You only need to travel three provinces to the east to see and hear about the tremendous impact the highly invasive species has had on lakes in Manitoba.
“The problem is irreversible and in fact, it’s a catastrophe — it’s a disaster,” Dr. Eva Pip, a water quality and ecosystem expert with the University of Winnipeg, told Global News in 2015.
While B.C. has set up a boat inspection program at provincial and U.S. borders in recent years to stop vessels accidentally bringing in zebra mussels, there was huge surprise when the invasive species turned up inside residential homes.
“It’s very concerning,” Dave Webster, COS Alien Invasive Species lead, told Global News when minute zebra mussels were found inside moss balls, an aquarium feature.
“We’re trying to work with the industry to stop this product from being put out to the public.”
Because one zebra mussel can quickly turn into millions, B.C. Conservation officers quickly embarked on a sweep of pet stores to eliminate potential risks.
“Suspected or lab-confirmed contaminated moss balls have been found in Terrace, Invermere, Kamloops, the Lower Mainland and on Vancouver Island,” a release from the B.C. Environment Ministry stated on Thursday afternoon. “Most of the moss balls seized were found on the Lower Mainland.”
Since the first reports about the contaminated mussels in early March, Conservation officers said they collected nearly 3,000 moss balls which were suspected or confirmed to be contaminated with zebra mussels.
Often called “Marimo moss balls,” the popular ornamental aquarium item has been found to be contaminated with the highly invasive species across Canada, according to the Ministry.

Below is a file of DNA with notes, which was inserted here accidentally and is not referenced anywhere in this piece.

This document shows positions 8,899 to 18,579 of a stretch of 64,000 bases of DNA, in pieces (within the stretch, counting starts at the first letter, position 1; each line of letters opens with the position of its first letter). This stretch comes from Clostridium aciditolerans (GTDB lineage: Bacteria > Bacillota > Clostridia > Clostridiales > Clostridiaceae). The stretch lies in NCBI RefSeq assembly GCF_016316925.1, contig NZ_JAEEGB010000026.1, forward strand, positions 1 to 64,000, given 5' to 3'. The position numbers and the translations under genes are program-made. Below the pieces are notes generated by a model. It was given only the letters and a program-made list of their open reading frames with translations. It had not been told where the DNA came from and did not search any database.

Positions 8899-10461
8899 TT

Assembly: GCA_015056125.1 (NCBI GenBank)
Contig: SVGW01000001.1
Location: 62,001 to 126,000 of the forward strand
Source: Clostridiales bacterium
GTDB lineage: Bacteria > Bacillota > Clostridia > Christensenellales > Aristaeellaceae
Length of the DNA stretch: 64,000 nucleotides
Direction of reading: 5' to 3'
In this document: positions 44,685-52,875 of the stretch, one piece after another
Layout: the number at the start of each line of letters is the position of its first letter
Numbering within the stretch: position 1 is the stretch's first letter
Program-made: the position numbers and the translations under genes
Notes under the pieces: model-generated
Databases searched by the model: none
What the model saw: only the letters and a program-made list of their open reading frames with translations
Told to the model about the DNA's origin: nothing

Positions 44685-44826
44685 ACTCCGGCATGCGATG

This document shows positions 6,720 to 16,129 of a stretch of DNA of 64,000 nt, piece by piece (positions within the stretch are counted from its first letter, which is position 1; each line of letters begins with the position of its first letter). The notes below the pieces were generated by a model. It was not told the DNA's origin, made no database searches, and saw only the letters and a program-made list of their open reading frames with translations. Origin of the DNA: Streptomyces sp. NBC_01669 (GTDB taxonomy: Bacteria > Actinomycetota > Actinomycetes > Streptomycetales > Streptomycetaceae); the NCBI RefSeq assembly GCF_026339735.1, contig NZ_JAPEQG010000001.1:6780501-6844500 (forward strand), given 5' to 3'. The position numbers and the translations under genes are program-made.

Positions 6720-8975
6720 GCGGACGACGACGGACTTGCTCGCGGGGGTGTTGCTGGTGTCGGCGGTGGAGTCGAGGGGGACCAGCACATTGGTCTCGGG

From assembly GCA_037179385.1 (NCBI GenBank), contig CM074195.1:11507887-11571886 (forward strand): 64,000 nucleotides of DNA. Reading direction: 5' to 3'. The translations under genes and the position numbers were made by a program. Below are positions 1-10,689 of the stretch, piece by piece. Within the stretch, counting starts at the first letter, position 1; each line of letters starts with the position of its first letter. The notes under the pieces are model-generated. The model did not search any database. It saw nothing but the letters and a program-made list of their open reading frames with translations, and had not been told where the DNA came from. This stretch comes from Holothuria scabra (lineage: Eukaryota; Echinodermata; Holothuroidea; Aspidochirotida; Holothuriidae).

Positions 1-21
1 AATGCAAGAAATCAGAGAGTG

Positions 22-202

The moss balls are sometimes used as decorative houseplants, it said.
The Ministry of Environment said investigations have linked some potentially contaminated moss balls to international shipments
“Conservation officers have reached out to more than 1,100 pet and aquarium plant stores, aquatic retailers and distributors throughout the province, and have conducted hundreds of on-site inspections to prevent the sale of potentially contaminated moss balls,” according to the Ministry, which commended the industries cooperation.
“Many retailers and distributors have voluntarily pulled the moss balls from their shelves.”
For more information about proper disposal of moss balls, check out the Ministry of Environment information here.
Zebra and quagga mussels are equally devastating to the environment. More information can be found here.
Anyone who finds zebra mussels is asked to call the Report All Poachers and Polluters (RAPP) hotline, toll-free, at 1 877 952-7277 to report their find.